How to cancel your Apple Music subscription

To turn off Apple Music’s automoatic renewal:

In iTunes:
1. Click on your account
2. Select “Account Info”
3. Select Settings>Subscriptions and click “Manage”
4. Set Automatic Renewal to “Off”

In iOS’ Apple Music app:
1. Tap your account
2. Tap “View Apple ID”
3. Select Subscriptions and tap “Manage”
4. Hit the toggle button to turn of automatic renewal

CNET offers a How To video here:
[protected-iframe id=”2a8225d8618d73580759e5e8afd24165-17146794-18685410″ info=”http://www.cnet.com/videos/share/cancel-your-apple-music-subscription/” width=”480″ height=”270″ frameborder=”0″ allowfullscreen=””]

Direct link to video here.

24 Comments

    1. I’ve seen people asking for this, but I don’t understand the logic behind how this would work. How would you listen to a playlist of music that’s sourced from both Apple Music and your own files (imported from CD or wherever)?

        1. I don’t know why that’s a reply to me. How would iTunes Match allow you to listen to a playlist of both Apple Music and your own sourced files if Apple Music was separate from iTunes?

      1. WRONG AGAIN: They didn’t sign everyone up automatically – yes you are Wrong again! Ha

        You and Fred didn’t even give AM a try did you – and yes your just little trolls aren’t you.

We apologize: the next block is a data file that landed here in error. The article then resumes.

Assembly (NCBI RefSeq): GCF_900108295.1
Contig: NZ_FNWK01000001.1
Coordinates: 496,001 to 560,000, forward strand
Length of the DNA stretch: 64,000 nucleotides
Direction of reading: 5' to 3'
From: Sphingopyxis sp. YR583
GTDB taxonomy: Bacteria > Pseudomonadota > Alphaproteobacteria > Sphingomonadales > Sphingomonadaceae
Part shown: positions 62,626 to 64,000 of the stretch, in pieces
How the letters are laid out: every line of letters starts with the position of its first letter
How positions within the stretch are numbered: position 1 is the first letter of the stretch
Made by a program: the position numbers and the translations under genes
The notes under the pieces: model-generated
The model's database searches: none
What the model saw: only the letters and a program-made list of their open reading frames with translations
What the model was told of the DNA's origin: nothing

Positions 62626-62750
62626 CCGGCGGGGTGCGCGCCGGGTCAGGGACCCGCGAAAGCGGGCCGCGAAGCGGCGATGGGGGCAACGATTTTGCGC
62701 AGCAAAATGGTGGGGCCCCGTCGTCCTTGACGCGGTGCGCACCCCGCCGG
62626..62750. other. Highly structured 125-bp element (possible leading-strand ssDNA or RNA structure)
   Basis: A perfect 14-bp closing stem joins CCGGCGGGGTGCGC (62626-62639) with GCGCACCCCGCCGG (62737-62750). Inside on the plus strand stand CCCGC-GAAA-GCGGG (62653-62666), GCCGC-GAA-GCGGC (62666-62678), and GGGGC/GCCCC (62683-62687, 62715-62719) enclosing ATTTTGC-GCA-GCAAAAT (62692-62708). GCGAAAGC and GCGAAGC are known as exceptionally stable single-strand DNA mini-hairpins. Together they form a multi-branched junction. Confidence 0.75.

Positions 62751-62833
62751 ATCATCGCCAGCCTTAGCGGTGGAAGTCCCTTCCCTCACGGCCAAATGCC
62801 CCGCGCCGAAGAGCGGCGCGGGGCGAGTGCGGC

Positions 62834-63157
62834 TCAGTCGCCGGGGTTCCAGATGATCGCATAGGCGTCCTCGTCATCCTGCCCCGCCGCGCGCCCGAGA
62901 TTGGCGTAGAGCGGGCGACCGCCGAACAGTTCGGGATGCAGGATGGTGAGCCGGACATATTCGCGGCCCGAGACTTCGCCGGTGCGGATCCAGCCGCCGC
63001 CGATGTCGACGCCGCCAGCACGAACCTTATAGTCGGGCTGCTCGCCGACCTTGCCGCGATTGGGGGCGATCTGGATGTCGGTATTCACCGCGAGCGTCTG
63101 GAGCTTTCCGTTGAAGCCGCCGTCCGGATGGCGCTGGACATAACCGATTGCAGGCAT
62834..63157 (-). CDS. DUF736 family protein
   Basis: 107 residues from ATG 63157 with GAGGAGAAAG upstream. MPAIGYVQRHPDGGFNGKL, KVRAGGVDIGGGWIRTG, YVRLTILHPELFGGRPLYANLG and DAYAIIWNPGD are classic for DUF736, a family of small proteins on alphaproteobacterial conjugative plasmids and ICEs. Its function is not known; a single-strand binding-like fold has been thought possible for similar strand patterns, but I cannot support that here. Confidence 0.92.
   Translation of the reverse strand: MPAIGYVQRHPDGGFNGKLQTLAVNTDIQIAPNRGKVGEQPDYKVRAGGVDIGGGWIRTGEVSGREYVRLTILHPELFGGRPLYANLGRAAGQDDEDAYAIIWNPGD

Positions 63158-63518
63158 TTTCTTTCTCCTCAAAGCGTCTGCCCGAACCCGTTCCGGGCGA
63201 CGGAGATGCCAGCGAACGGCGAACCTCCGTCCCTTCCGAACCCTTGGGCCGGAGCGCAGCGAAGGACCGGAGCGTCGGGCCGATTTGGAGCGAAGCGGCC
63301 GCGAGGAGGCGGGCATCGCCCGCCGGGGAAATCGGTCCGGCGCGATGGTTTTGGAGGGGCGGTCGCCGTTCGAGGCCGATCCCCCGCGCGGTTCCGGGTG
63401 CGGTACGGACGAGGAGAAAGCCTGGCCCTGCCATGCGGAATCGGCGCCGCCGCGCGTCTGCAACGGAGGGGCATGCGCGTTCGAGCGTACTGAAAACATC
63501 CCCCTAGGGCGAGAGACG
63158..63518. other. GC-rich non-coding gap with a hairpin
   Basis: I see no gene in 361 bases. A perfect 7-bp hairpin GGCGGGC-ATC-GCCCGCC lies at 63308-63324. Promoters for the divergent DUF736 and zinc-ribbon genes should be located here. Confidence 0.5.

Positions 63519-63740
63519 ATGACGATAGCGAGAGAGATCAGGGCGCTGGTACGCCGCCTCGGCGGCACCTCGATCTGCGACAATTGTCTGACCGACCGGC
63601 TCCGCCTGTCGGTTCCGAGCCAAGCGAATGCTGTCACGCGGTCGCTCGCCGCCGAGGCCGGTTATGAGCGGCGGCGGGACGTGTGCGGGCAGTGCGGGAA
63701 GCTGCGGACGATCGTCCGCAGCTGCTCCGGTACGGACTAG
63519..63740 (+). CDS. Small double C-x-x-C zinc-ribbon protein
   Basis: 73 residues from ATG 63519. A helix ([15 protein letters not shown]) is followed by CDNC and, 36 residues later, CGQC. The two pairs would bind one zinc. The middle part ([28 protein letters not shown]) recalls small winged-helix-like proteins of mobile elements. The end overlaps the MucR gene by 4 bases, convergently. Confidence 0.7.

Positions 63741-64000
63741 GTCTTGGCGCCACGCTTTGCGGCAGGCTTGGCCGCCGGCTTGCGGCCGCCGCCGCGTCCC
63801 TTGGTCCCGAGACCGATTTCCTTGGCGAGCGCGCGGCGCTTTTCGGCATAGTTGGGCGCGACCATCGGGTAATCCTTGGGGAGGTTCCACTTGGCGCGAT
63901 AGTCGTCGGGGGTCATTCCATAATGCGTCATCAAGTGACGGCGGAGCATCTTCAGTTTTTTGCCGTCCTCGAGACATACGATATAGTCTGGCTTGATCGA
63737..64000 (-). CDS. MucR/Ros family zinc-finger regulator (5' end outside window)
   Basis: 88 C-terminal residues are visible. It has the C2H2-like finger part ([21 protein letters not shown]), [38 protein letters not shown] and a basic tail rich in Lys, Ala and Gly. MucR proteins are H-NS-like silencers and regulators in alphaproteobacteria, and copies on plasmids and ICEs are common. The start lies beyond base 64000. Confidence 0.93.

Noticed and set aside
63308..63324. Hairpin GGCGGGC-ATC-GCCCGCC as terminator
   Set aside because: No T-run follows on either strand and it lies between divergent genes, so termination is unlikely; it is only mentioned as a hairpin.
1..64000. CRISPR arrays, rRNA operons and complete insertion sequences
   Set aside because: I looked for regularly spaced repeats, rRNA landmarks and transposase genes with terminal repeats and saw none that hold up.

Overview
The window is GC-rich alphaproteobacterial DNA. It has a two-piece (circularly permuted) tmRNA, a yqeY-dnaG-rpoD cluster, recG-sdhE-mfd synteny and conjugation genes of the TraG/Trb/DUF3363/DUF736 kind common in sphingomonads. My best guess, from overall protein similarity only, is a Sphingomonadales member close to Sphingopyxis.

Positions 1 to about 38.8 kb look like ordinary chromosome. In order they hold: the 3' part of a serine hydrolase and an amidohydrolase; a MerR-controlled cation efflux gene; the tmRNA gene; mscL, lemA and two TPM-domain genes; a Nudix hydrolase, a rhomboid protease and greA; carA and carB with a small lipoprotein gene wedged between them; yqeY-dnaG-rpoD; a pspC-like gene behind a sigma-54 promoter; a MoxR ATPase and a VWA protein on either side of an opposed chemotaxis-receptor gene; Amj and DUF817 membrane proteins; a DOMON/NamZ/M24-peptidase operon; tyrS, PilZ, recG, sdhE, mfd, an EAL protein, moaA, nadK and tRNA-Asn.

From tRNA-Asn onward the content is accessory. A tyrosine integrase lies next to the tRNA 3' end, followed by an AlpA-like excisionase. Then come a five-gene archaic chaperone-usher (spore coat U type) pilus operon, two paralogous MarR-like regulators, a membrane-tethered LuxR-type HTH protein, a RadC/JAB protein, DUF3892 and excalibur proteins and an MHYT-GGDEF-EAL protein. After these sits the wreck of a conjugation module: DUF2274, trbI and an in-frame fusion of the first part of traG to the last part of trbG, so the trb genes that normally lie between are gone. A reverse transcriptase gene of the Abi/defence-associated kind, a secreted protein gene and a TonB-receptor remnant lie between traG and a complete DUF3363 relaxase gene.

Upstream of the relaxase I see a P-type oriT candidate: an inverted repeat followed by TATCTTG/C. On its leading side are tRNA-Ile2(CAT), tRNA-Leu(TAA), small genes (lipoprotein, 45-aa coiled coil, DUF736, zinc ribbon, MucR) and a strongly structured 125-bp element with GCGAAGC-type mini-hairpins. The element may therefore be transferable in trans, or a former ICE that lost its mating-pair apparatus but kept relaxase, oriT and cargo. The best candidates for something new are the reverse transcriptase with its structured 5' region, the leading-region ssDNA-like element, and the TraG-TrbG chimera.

1. I think you missed Wrong Again’s “/s”. However, to be clear for Fred’s sake. The only people that need to unsubscribe are those that actively subscribed. Apple didn’t automatically subscribe anyone. And, of course, if you “manually” subscribed, you must be the one to “manually” unsubscribe.

          1. Thanks for setting these folks straight, Spark. There is nothing at all controversial about this article.

            If you subscribed to AM, then you can easily unsubscribe, or not, as you choose. You “opted in” when you signed up for AM, and you need to “opt out” if you do not want to continue past the free three month introductory period.

            If you did not subscribe to AM, then you have nothing to worry about. There are no conspiracies, no underhanded moves on the part of Apple, and no surprises.

            Let’s not get crazy on this forum, folks. And please look for the /s modifiers. Also, please watch out for the Freds and Kents and other anonymous posts on this forum under a variety of names. They are not necessarily “value-added.”

  1. Why would I unsubscribe? I love Apple Music! (On iPhone, don’t use it on other devices). And really don’t understand the complaints about the interface. It seems pretty simple to me, and if you do get lost, you can search. My only complaint would be it’s hard to tell what music you have on your device vs. in the cloud (of course, when subscribed and online, you have *everything*, making it a bit moot that it’s also hard to tell what’s “yours” versus “not yours” among cloud tracks). But, the last Music app for iPhone (when used with iTunes Match) had the exact same problem, so nothing new there.